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How was social media used during the 2020 presidential election?

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… And breathe! The 2020 US Presidential election is over and former Vice President, Joe Biden, will become US President on January 20th. But what have we learnt from this election? Beyond the value of muting microphones during debates and checking you’ve got the right Four Seasons, the real lesson of this election is that social media is here to stay in politics.

Whether it was TikTokers trashing Trump’s rally in Tulsa or Trump’s continual tweeting – social media was an omnipresent feature in both candidates campaigns.

President Trump’s digital approach

Following the 2016 election, much was made of the Trump campaign’s approach to social media. Using firms such as Cambridge Analytica, Trump’s campaign fully embraced Facebook as a key advertising channel in a way that no presidential campaign had before – microtargeting swing voters and suppressing would-be Clinton supporters. And it appears that Trump’s camp was gearing up for history to repeat itself, with then-campaign manager, Brad Parscale, boldly proclaiming in May that ‘for nearly three years we have been building a juggernaut campaign.’

Social media silencing disinformation

Despite Pascale’s confidence, it looks like Trump’s social media approach hasn’t had the same effect it did four years ago. Part of this is down to social media companies taking a more active role in policing their platforms. After the 2016 result, Facebook, Twitter, and YouTube were held accountable for some of the disinformation their platforms hosted, and which contributed to Trump’s success.

Thankfully, this criticism didn’t fall on deaf ears, with social media platforms generally acquitting themselves well and working to silence disinformation during national election week. For example, Twitter hid certain tweets from Trump alleging fraud.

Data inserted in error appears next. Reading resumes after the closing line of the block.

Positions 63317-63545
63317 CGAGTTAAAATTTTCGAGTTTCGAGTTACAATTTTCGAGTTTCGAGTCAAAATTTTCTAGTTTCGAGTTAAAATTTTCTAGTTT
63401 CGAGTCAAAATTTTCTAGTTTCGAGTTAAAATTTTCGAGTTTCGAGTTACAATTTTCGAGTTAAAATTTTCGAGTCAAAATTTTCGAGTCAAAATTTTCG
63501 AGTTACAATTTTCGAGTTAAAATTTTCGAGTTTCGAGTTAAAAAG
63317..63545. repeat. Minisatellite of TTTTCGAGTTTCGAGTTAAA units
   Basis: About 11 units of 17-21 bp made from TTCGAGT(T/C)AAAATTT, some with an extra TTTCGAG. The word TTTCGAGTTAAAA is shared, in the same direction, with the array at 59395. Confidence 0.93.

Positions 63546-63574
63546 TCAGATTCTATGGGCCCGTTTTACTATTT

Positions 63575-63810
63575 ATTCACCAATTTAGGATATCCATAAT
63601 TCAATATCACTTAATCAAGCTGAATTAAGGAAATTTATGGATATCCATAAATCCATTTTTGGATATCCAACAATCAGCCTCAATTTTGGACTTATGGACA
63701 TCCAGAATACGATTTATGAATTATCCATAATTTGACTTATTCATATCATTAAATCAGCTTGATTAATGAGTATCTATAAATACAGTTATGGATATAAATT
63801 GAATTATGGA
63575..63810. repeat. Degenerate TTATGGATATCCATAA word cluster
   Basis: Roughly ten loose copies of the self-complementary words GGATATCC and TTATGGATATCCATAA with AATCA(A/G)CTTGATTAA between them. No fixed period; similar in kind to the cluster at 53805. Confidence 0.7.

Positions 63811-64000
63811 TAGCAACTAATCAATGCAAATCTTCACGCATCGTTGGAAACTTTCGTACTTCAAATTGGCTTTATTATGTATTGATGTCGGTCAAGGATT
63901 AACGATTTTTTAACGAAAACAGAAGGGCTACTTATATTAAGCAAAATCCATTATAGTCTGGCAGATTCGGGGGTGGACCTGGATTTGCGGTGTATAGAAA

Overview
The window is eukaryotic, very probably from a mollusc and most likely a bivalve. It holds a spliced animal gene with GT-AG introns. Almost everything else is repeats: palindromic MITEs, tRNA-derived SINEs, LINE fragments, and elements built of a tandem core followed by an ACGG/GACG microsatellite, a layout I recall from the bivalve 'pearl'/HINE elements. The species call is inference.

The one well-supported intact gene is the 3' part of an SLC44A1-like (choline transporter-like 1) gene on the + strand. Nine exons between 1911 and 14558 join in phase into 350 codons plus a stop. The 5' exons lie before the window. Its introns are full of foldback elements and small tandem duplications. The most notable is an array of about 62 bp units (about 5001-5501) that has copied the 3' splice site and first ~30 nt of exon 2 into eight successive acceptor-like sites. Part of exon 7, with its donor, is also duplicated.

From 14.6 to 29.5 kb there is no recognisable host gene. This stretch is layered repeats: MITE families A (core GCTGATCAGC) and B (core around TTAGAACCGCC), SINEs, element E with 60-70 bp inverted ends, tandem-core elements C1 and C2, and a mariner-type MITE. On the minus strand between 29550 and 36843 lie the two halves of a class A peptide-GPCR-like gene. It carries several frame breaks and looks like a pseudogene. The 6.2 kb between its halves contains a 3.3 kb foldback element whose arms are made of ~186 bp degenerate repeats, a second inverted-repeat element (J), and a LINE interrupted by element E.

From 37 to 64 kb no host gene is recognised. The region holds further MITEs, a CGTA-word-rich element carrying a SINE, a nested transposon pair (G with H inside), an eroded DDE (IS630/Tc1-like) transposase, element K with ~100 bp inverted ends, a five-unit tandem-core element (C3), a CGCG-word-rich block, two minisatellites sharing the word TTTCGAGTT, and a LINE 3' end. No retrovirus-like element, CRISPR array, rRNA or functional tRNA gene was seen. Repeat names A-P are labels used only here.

Memes, memes, and more memes

Throughout the election, social media – in particular, TikTok and Instagram – was also a hub for engaging, humorous political content posted by users, celebrities, political commentators, and influencers. 

The latter’s venture into political content online isn’t unsurprising. Our recent whitepaper, Into the mainstream: Influencer marketing in society’which surveyed over 3,500 consumers, marketers, influencers across the US, UK, and Germany, found that a quarter of all consumers (25%) said they regularly sourced news updates and opinions from influencers over journalists and established news outlets. This rose to more than a third of 16-44-year-olds (37%). Similarly, nearly half of all social media users (41%) said they wanted influencers to voice an opinion on political, social and ethical issues.

This appetite for political content was evident on Saturday 7th November after the announcement of the result. When Pennsylvania reported that the state had swung to Biden, social media exploded with political themes trending widely including a mass of celebratory posts and memes, as well as content looking at what a Biden administration will do.

The 2020 election proved that the trend of incorporating social media into political campaigns started by Obama is here to stay. Both campaigns broke the record for social media ad spending, with Trump pouring $107 million into Facebook ads from January to October. And social media became the battleground for many of the partisan debates on election night.

But social media firms and users mustn’t relax after Biden’s victory. Misinformation still exists and is likely to play a role in future elections. Social media firms will again need to monitor their platforms closely and users will again need to use the platforms to politically organise and spread positive content.

However, increased social media usage in political campaigning has also been shown to have a positive impact, helping to engage an increasing number of the population nationwide and globally in politics with easily accessible content. The 2020 presidential election recorded the highest voter turnout for 120 years, with 160 million participants equalling a turnout of 66.9%. And, by using online tools to communicate campaign messages and developing these techniques into new outlets including incorporating influencers in a meaningful and regulated way, it looks like this trend is only going to accelerate faster.

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